Throughout history, people suffering from forms of mental illness have been persecuted. As mental health conditions have become better understood and treatments have progressed to allow many people to lead normal lives, the stigma associated with mental health disorders and mental health treatment centers has been greatly reduced. However, it would be a serious mistake to suggest that a stigma no longer exists.
Many people who suffer from a mental health problem perceive that a stigma exists and even mental health treatment centers acknowledge the ongoing need to fight stigma and discrimination against those struggling with their mental health.
Exploring Mental Health Stigma
The stigma associated with mental health is a problem for communities, families, and, of course, individual sufferers. When an individual perceives that checking into a rehab for alcoholism treatment or therapy for post-traumatic syndrome will put their job promotion at risk or will cost them more out of pocket than treatment for a heart condition, they are not alone–and their perception of stigma is not without warrant.
According to the Mayo Clinic, some signs and harmful effects of stigma include: a reluctance to seek help at mental health treatment centers, reduced opportunities for work, difficulty finding housing, harassment, and health insurance that doesn’t cover or adequately cover the cost of treatment. In many cases, individuals believe that their colleagues, friends, or even their family members won’t understand their condition or need for treatment.
Coping with Stigma
People who dwell on the stigma associated with mental health treatment centers and mental health disorders are at increased risk for putting off care. Fortunately, there are many advocates today for people struggling with their mental health. Discrimination is illegal, so people suffering from mental or mood disorders must understand that they have legal rights. That said, when someone is in the throes of a mental illness, it can be difficult to navigate issues related to stigma or discrimination.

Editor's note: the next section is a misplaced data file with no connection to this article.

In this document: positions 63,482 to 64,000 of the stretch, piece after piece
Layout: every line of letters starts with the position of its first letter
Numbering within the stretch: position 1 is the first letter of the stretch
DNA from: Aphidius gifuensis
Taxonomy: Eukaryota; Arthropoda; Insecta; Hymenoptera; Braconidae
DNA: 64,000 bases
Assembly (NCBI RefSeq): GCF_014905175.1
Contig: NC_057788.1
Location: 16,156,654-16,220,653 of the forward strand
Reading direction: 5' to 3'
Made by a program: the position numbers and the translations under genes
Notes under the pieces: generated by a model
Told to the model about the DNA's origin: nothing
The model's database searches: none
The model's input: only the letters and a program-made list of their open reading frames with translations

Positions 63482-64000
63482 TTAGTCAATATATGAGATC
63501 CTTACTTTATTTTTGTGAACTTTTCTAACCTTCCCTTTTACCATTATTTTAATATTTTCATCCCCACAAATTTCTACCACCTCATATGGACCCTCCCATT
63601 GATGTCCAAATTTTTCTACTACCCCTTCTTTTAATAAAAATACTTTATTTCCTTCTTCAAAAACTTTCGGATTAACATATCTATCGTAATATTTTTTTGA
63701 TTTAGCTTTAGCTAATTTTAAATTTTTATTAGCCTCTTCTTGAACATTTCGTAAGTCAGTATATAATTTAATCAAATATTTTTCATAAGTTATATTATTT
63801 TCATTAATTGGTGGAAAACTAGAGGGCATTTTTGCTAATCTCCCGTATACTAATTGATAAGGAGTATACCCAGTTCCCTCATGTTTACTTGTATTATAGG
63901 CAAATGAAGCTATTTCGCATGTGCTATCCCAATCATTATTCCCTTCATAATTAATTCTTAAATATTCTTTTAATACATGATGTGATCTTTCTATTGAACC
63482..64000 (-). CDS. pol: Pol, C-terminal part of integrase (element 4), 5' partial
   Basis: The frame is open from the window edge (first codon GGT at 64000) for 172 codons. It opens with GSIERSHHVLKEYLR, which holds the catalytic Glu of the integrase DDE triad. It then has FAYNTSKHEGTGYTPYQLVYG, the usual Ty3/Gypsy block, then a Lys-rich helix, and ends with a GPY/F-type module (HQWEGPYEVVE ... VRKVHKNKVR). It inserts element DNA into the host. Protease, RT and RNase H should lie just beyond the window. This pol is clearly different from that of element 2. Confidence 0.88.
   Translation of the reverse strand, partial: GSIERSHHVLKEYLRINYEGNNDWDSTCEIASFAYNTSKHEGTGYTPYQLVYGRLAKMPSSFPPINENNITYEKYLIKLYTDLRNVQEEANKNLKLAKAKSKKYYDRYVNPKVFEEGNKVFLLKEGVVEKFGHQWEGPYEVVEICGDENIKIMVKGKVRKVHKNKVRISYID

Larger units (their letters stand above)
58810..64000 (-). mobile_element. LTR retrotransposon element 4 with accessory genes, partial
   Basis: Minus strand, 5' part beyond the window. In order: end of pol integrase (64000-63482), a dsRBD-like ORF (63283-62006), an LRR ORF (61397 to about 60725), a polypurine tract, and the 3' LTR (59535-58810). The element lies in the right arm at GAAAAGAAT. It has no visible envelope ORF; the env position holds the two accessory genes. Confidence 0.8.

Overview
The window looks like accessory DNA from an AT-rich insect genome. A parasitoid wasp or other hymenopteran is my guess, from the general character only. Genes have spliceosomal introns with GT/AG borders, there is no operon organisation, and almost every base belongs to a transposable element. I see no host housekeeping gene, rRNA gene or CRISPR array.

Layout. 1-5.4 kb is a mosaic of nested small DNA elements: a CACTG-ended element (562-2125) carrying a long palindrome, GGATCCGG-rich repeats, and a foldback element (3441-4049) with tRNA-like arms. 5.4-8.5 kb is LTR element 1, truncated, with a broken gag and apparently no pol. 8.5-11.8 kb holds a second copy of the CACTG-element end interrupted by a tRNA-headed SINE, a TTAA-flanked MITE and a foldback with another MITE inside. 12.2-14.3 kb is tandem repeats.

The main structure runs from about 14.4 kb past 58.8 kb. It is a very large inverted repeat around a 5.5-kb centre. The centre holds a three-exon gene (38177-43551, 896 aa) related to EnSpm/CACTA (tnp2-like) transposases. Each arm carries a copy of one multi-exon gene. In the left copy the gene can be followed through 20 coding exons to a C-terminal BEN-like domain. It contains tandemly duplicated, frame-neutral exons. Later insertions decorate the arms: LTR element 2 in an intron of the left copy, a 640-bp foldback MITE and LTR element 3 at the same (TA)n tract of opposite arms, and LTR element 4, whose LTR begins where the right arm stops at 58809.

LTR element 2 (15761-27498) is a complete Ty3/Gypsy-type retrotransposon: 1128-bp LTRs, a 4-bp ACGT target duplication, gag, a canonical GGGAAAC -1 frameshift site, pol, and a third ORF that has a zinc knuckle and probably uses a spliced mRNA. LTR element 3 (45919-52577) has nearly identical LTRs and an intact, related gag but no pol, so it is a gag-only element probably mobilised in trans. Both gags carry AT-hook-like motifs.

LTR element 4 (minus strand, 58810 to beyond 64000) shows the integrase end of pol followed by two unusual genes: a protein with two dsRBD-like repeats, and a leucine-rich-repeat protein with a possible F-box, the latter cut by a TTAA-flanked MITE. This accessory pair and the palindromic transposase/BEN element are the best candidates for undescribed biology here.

One thing people can do is to seek out a support group or discuss their condition with their healthcare provider. A general practitioner can provide some support and help the individual find a high-quality treatment center that accepts their insurance. In many cases, stigma comes from failing to understand mental health and its effective management. By talking to those knowledgeable of the mental health field, individuals can get help coping with signs of stigma.
The Importance of Mental Health Treatment
Mental health is vital to our psychological and emotional well-being. Many people experience mental health disruptions over the course of their lives and may even be diagnosed with a mental health condition like depression, anxiety, dual diagnosis, or schizophrenia. Without therapy at a mental health treatment center, symptoms of these conditions can worsen and dramatically alter an individual’s well-being. Today, there are many progressive and effective forms of cognitive behavioral therapy and pharmaceutical treatments that can help people manage their conditions. Ignoring stigma is difficult for some sufferers, but it must be a secondary concern as treatment is the priority.
The best way to deal with the stigma associated with mental health is to discuss your concerns with a mental healthcare provider. These people dedicate their lives to helping people with all types of mental and mood disorders. They can recommend a treatment plan for your diagnosis and provide you with the help and resources for coping with any stigma you may feel or experience as a result of your mental illness.